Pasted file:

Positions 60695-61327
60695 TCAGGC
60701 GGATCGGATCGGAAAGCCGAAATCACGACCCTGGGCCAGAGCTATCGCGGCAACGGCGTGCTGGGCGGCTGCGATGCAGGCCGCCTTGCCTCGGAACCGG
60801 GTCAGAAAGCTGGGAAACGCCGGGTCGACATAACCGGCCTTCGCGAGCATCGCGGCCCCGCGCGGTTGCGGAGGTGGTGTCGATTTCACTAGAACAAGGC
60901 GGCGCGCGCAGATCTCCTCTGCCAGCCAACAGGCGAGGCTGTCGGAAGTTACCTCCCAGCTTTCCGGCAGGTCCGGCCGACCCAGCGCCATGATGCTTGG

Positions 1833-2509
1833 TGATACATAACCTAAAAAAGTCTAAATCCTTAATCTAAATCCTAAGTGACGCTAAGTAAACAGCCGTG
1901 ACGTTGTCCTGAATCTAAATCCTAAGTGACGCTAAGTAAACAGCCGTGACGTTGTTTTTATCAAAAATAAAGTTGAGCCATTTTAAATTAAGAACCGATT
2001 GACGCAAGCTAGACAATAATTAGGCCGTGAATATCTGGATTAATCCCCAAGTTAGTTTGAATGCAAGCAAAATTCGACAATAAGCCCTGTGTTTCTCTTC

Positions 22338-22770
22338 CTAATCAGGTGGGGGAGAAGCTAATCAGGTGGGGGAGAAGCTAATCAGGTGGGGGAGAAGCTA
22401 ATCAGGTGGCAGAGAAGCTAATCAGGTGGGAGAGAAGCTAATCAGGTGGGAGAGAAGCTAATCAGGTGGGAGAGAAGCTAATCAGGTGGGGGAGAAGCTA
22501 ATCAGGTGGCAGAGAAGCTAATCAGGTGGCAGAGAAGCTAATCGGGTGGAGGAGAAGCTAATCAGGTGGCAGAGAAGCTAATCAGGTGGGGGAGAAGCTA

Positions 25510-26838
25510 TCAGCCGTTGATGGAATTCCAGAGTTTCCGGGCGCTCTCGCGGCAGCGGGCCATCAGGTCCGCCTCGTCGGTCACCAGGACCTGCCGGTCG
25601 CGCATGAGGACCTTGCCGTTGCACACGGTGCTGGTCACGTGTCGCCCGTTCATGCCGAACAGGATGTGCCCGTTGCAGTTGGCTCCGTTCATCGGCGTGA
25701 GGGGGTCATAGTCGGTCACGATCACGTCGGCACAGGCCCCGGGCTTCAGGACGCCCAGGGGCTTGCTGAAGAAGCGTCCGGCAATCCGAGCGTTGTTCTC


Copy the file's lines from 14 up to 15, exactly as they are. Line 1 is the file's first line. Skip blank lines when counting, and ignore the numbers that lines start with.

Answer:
Positions 25510-26838
25510 TCAGCCGTTGATGGAATTCCAGAGTTTCCGGGCGCTCTCGCGGCAGCGGGCCATCAGGTCCGCCTCGTCGGTCACCAGGACCTGCCGGTCG